I’ve been having an interesting discussion with artist M.K. Hajdin on male rape survivors. She linked to a blog commentary by Wayne Myers – On Being A Male Rape Survivor. Read Wayne’s commentary. You’ll find it interesting and I’m always happy to see another male survivor find his voice. We don’t all have to agree all the time, but we really do need to speak out more.
Hajdin had this to say about male rape survivors after reading Wayne’s commentary:
I confess I was feeling apprehensive when I began to read. I was waiting for the inevitable “What About The Menz?” moment. Thankfully, this guy gets it. He tells his story while acknowledging that the vast majority of rape is male-on-female, and doesn’t try to persuade us that his experience was worse than those of female victims.
I posted this in reponse to her comments:
I am a male rape survivor. No one, male OR female has any business claiming their rape is worse than anyone else’s experience. I’ve never seen any male rape survivors make such claims in the past so I find it odd that this is being praised as if it rare for a male rape survivor to care about his sister’s pain.
It isn’t male survivors claiming that their rapes are worse. The problem is people who have NOT been raped trying to speak for those of us who have been raped whether male OR female. If you haven’t experienced it, you really don’t know as much about it as you think.
Bizarrely, she completely missed my very obvious point in her response while insinuating that disagreement = incivility:
Because you’re a rape victim and deserve support for it, I’m going to approve your comment, provisionally.
I’m not sure what part of my post you had a problem with, but you seem to be drawing false conclusions about what I said.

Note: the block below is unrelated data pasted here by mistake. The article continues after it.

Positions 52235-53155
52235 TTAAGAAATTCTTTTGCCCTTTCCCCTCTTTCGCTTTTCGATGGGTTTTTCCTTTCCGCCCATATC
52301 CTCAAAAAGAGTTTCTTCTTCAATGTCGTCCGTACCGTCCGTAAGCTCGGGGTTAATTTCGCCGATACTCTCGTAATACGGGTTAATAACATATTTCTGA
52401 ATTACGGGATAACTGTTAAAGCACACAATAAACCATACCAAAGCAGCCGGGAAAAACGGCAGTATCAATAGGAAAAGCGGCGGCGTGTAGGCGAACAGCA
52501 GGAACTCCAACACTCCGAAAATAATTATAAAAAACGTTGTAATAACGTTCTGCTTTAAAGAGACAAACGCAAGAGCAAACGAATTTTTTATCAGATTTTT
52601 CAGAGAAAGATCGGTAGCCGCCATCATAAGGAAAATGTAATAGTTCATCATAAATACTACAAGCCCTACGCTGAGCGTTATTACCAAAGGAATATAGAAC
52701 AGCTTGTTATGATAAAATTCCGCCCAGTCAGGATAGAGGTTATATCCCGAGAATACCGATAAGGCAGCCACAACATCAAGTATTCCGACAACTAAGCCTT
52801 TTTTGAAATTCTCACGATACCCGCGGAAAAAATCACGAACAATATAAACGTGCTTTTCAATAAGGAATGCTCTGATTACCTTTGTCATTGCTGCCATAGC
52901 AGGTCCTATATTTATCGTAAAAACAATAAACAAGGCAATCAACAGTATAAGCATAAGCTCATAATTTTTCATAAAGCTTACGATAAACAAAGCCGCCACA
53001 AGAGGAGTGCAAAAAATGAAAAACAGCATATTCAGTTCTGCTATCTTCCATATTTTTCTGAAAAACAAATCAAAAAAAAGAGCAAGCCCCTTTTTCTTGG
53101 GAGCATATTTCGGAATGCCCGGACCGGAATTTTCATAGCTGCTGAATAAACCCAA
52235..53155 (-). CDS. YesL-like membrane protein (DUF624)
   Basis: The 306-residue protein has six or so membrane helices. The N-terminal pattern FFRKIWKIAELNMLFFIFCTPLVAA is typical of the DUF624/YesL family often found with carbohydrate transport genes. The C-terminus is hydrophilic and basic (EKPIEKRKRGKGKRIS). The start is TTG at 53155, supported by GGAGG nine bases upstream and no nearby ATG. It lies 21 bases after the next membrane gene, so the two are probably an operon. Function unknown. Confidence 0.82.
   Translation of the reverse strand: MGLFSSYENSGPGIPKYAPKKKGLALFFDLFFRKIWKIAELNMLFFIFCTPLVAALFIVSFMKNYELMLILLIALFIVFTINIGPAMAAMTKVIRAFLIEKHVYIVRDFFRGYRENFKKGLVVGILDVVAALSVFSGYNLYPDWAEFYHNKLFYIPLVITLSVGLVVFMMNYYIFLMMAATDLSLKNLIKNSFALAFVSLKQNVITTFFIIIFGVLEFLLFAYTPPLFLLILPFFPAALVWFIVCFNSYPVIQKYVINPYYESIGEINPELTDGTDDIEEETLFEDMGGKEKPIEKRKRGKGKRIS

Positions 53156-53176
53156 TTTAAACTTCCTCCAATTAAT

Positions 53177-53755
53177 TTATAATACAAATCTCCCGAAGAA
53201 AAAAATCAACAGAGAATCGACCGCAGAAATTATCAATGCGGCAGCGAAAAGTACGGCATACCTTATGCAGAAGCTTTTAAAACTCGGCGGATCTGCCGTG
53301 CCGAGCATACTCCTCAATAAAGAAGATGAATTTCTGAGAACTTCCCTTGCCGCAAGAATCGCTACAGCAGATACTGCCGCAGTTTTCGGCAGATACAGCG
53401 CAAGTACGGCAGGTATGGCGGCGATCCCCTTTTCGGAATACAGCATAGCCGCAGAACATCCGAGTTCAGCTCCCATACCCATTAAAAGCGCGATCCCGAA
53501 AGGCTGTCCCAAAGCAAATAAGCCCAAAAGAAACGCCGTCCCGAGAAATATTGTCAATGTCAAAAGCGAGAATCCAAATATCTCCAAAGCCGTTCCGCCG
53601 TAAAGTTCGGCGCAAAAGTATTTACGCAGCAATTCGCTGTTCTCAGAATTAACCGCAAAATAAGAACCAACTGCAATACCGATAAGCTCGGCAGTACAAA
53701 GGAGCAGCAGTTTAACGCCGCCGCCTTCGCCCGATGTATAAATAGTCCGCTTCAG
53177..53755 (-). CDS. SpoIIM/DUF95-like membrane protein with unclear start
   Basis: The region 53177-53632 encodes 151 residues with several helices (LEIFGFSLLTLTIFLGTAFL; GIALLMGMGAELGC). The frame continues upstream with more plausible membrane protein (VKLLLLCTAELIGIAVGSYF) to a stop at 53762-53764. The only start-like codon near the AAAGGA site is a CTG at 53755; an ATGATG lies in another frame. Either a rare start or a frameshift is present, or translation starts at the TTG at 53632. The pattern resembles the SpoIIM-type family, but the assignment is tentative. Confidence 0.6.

Be aware that this is a feminist blog. As the proprietor of such, I don’t have much patience for men who come around mansplaining, picking fights, or showing any other kind of hostility. Victim or not, you will be civil, or you will be gone.
It is interesting that she pointed out it was a feminist blog, while engaging in childish and sexist terminology such as “mansplaining” – which is a term that serious, mature feminists seem to be able to avoid using quite easily while making their contributions to the equality and civil liberties movements. I have known many feminists both professionally and personally. I work with them on issues of shared interest. I read their blogs. I comment on them. Sometimes I link to them. None of them use sexist language to fight sexism. They get it. Really, feminist blogs are not new to me. I’ve been commenting on feminist blogs longer than most of the more arrogant, louder and brasher internet feminists have been out of high school. I really don’t need a lecture on what is and isn’t a feminist blog as if I’ve stumbled into a superior being who must be appeased for the sake of the scared villagers. Attaching the word “feminist” to something doesn’t automatically make it an authority on anything nor does it grant said entity magical protections from criticism or disagreement. I’m a civil libertarian and I have been involved in many high profile campaigns to include some issues that were also taken up by many feminists. I’ve got my own ideological and political battle scars, which is more than most people who talk down their noses on ideological blogs of any persuasion can truthfully claim.
I was intrigued by her response though, and also a little baffled, so I took the time to respond:
Hello, thanks for approving the comment. I took issue solely with the implication that male survivors think their rapes are worse than what happens to female survivors. That is how I read this statement: “doesn’t try to persuade us that his experience was worse than those of female victims”. I don’t see that as something that male survivors spend their time doing.